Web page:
Discuss 3 Next-Gen Animal Prosthetics Build Perfect Beasts at the Animals and Pets within the DigitalWorldz - Satellite, Cable, Console Forums; Humans aren't the only ones who benefit from artificial (and often robotic) advances in high-tech medicine. Kangaroos, dolphins, birds and even elephants have all received artificial parts. Scientists involved in these efforts believe outfitting disabled ...
3 Next-Gen Animal Prosthetics Build Perfect Beasts
Humans aren't the only ones who benefit from artificial (and often robotic) advances in high-tech medicine. Kangaroos, dolphins, birds and even elephants have all received artificial parts. Scientists involved in these efforts believe outfitting disabled animals with prosthetics can maintain biodiversity and help save endangered species. Here are the tales of three lucky patients from the other kingdom.
By Erin McCarthy
The Gold Beak /// Beauty /// Bald Eagle
She's not the first bird to receive a prosthetic beak, but Beauty might be the luckiest. The 9-year-old bald eagle was found in Alaska three years ago, emaciated and unable to eat because a poacher had shot off 90 percent of her upper beak, leaving her tongue and sinuses exposed. Birds of Prey NW near Coeur d'Alene, Idaho, volunteered to care for Beauty; her handlers fed her daily with forceps and the center's founder, Jane Fink Cantwell, took the bird to educational speaking engagements.
It was at one such appearance that Cantwell met Nate Calvin, the owner and co-founder of Kinetic Engineering Group; after the speech he offered to make Beauty a beak. To create Beauty's prosthetic, Calvin took molds of her stump with dental impression material, scanned the molds into a computer to create a 3D “mesh model” accurate to one ten-thousandth of an inch and took measurements of real eagle beaks to determine the size and position of Beauty's replacement. Once he had that data, Calvin was able to create a model of the beak in the computer, then print it using a stereo lithographic assembly process, which used a laser to fuse microspheres of the beak's nylon polymer material together.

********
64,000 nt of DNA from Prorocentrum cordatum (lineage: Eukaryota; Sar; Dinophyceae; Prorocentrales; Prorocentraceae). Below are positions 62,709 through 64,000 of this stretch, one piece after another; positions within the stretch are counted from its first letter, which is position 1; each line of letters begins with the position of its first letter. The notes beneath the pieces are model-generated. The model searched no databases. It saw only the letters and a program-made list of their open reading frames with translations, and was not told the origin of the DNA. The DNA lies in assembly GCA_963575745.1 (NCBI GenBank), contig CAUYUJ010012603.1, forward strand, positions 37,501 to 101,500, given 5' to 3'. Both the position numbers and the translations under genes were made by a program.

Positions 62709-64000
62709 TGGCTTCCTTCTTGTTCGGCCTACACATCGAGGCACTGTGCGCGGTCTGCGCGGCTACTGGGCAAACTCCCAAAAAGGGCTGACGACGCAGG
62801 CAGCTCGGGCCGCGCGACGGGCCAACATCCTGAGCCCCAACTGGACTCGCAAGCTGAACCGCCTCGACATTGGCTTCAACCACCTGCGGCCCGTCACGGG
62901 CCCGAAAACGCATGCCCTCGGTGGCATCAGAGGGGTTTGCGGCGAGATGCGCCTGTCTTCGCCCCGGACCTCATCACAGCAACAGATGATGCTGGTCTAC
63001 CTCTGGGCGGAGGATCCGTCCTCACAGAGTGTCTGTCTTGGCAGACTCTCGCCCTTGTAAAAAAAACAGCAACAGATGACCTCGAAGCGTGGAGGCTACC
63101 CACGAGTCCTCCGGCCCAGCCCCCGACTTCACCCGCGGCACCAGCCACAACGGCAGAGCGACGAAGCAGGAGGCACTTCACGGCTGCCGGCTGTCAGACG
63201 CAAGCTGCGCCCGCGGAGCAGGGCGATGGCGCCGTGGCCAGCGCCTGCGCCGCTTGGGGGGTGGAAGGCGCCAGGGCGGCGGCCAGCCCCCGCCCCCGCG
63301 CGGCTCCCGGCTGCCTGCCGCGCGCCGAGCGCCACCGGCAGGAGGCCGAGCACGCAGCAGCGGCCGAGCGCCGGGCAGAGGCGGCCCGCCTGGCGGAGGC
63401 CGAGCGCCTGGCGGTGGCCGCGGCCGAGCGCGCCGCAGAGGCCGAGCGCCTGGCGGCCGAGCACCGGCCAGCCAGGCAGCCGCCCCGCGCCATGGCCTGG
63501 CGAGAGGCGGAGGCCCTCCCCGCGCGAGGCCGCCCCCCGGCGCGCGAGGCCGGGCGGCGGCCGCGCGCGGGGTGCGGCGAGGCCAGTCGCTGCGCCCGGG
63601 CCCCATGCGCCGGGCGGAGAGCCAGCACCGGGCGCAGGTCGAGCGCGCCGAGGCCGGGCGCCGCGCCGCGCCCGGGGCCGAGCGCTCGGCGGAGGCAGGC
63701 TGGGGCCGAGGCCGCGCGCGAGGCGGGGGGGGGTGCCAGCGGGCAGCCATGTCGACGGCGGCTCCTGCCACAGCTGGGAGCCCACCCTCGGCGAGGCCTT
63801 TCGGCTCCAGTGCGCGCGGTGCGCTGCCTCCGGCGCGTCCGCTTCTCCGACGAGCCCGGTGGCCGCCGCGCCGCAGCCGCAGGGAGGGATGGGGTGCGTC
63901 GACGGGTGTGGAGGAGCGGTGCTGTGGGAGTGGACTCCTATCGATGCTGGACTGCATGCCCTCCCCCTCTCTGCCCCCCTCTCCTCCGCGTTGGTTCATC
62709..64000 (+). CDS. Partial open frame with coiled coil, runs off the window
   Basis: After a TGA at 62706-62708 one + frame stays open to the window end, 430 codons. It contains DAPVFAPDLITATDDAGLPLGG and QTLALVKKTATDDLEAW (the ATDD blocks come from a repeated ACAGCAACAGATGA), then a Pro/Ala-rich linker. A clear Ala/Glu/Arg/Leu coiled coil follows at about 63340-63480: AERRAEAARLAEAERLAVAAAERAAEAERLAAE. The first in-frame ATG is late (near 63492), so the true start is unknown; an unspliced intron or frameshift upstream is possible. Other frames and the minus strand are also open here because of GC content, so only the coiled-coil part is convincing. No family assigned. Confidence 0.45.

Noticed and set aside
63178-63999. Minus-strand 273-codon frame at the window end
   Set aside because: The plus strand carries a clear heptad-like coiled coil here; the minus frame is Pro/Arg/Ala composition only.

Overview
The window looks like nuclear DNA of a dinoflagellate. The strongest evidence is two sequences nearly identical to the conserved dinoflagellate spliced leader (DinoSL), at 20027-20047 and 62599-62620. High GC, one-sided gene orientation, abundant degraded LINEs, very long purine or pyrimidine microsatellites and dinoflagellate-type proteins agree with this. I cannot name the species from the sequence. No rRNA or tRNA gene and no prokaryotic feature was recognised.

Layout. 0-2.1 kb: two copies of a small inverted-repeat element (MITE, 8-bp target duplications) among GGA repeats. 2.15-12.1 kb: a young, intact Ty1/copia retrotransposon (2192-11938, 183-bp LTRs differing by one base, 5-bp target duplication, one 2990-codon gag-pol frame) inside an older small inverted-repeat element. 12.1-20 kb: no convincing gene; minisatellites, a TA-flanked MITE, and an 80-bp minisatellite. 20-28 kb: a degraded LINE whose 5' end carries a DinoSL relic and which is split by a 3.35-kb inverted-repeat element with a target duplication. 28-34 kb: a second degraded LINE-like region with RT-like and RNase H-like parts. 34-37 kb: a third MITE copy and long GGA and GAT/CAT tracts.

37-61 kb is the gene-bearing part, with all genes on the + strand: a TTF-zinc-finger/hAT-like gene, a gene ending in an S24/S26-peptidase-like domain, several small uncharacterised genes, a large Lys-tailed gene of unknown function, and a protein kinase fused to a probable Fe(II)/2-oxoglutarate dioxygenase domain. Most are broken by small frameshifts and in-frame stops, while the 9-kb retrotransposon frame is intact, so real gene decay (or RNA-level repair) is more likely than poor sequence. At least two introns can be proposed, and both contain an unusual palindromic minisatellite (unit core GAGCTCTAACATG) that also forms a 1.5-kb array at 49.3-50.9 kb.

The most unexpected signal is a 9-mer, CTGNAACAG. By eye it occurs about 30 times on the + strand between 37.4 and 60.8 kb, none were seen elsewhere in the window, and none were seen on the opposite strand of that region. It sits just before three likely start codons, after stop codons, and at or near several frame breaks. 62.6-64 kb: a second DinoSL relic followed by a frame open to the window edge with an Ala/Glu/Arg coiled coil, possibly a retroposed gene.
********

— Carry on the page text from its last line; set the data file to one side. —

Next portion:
In May, Calvin attached the prosthetic to a titanium and gold mount on what remains of Beauty's beak. The process, however, is far from over; this beak is only a temporary solution. Calvin is in the stages of creating a permanent beak, which he says will likely require an implant. Watching Beauty eat, drink water and preen also led to some realizations he'll be using on the second phase of the project. “Initially I had this mind-set that I needed to make the beak superstrong and superlight and rigid,” he says. “After we put it on, I had an epiphany: It's not very smart to make this live up to the performance requirements of an actual beak because the bird's not in the wild.” The final beak, he says, will be polymer-based compliant material, like rubber, that will allow the bird to preen and pick up meat without placing undue stress on her bones. The second phase of the operation—and a move to a permanent beak—will begin this fall.
The 3D Tail /// Winter /// Bottlenose Dolphin
Winter was a baby when rescuers at the Clearwater Marine Aquarium in Clearwater, Fla., found her with her tail entangled in a crab trap in July 2006. Days later, her tail fell off. But unlike other dolphins, who have lost just part of a tail fin, Winter lost even the peduncle, the joint that controls the up and down motion of the tail. The animal could still swim by using her flippers to get moving and undulate its body like a shark. But trainers worried that swimming in that fashion could cause long-term damage to her spine, so the aquarium teamed up with Kevin Carroll of Hanger Prosthetics, who created a new tail for the stubby dolphin.